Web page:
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  • Writer's picturekellinthewoods

Wolpertingers and Jackalopes

I Tweeted about Wolpertingers last Thursday for Twitter's weekly #FolkloreThursday. They're cute little beasties from the alpine forests of Bavaria and parts of Baden-Wurttemberg in southern Germany.

'Wolpertinger' edited from Young Hare, a painting of a hare by Albrecht Dürer (1471-1528)

The most common description of a wolpertinger includes the head of a hare, the body of a squirrel, the antlers of a deer, and the wings and sometimes the legs of a pheasant. It is similar to the Rasselbock of the Thuringian Forest, the Dilldapp of the Alemannic region, and the Elwedritsche of the Palatinate region, and the Swedish Skvader. Interestingly Jacob and Wilhelm Grimm wrote about a creature called a 'Kreißl' in their work a Collection of German Legends in 1753.

Cheeky Bavarian taxidermists used to create fake wolpertingers (fun fact: this is called 'rogue taxidermy', which is kind of like mixed media sculpture with animal parts (think stuffed unicorns and griffins) and display them in inns and hotels. The Deutsches Jagd- und Fischereimuseum (German Hunting and Fishing Museum) in Munich still has a Wolpertinger collection.

Stuffed Wolpertinger, on display in der Rheinfelder Beerhall (Zurich) by James Steakley

So are they cute or horrifying? I think they're pretty adorable, and further reading tells me that they are shy and harmless to humans, eating a diet of smaller animals, forest herbs, roots and the occasional insect.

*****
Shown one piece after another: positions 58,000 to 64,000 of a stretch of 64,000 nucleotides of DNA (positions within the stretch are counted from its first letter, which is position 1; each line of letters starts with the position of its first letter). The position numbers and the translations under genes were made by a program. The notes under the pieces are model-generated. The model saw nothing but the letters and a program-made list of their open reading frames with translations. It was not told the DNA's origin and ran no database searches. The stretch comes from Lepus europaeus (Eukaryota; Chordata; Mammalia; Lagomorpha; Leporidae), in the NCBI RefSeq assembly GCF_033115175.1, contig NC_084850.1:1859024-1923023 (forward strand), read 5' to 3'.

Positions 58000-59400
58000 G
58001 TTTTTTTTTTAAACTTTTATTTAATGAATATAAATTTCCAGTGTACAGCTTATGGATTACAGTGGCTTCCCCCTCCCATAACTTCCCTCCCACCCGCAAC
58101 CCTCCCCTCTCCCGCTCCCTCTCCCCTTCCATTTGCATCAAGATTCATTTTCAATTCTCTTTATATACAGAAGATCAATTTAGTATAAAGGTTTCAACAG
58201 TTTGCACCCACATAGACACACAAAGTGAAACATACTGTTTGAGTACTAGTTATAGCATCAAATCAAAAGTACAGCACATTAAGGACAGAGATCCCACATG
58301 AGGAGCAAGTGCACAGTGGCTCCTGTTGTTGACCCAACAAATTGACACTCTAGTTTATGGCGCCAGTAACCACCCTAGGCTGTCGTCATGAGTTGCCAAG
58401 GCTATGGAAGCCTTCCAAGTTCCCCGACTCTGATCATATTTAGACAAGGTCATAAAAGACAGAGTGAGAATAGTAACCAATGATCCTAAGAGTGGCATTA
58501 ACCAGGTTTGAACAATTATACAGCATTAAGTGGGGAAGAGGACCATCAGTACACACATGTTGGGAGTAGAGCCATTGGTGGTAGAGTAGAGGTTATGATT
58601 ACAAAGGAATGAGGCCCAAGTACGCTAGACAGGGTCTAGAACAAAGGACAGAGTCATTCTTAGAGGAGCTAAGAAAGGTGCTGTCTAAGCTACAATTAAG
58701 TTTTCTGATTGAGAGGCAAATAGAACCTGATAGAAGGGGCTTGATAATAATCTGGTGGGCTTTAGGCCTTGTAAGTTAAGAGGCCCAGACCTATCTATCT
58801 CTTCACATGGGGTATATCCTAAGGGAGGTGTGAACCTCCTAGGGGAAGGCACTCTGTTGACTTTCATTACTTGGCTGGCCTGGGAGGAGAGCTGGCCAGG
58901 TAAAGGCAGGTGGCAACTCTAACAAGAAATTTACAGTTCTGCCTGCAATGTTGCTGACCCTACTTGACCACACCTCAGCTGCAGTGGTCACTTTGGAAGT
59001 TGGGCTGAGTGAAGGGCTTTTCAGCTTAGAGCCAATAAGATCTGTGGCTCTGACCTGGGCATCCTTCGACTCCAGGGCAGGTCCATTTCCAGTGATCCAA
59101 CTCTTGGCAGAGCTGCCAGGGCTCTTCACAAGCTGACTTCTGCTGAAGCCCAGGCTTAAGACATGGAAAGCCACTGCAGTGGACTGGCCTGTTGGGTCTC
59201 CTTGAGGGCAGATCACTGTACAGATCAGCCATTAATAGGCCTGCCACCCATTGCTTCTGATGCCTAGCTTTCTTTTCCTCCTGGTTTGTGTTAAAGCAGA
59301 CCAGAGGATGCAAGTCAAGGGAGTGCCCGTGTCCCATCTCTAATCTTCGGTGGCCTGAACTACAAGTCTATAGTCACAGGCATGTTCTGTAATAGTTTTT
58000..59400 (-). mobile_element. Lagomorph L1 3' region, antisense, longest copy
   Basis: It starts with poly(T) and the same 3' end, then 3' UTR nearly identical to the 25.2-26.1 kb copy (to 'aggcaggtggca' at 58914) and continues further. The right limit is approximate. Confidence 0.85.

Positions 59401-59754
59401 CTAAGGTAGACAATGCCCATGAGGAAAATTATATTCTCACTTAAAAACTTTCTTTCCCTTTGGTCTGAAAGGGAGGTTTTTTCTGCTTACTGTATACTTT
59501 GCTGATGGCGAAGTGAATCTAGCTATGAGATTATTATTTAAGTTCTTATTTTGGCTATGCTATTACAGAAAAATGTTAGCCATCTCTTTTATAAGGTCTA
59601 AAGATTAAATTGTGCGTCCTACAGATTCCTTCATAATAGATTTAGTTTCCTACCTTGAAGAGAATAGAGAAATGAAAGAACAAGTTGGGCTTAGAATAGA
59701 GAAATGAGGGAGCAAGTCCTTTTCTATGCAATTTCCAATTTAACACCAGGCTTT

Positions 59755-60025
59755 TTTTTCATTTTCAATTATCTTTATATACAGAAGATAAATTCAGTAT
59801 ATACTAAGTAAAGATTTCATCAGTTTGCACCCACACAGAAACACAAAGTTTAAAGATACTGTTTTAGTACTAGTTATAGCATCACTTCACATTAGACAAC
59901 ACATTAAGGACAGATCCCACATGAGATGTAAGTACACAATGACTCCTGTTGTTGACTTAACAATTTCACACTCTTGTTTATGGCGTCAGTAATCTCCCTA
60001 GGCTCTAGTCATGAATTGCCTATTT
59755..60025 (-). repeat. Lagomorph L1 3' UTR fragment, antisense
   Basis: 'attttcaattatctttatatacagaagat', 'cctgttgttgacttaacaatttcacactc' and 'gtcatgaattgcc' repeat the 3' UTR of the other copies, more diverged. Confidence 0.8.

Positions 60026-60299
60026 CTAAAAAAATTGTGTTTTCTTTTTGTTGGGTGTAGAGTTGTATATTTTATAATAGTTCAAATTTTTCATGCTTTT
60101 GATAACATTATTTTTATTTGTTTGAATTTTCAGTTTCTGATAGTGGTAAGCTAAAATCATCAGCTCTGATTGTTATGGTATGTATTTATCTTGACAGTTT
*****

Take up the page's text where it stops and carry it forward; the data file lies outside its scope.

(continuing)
Interestingly, quite a few people on Twitter mentioned called the wolpertinger 'a jackalope with wings.' Being Australian, I'd never heard of a jackalope before, but they're pretty interesting too. A creature of North American folklore, they're described as a jackrabbit crossed with an antelope.

If, like me, you don't really know what a jackrabbit is, it's another name for a hare, and if you don't what a hare is, it's a rabbit with longer ears that lives aboveground, not in an underground warren. (I told you. Australian.)

And yes, while we're at it, I don't actually know what an antelope looks like either. Here's a pic of both.

When you put them together, you get the jackalope.

Image: Wikia of Wing Haven

According to the folklore, jackalopes are carnivorous and hunt in packs. They are dangerous if threatened, and anyone who hunts them is advised to wear stovepipes on their legs to avoid being gored. The best way to lure one in is to use whiskey, the jackalope's favourite beverage.

Jackalopes are able to mimic human voices and carry a tune. They will use these skills to evade capture.

Douglas, Wyoming is the Jacklaope capital of the United States. It's there you can get a jackalope hunting license, which allows you to hunt one jackalope between sunset and sunrise only, and only on the 31st June.

So which critter would you prefer living in your backyard? It's hands down the magical, herbivorous Wolpertinger for me. I mean, look at this Wolpertinger print by German graphic artist Peg Essert over at Society6. (I just bought one for my office.) Sensational!

Wolpertinger Art Print by Peg Essert - available at Society6


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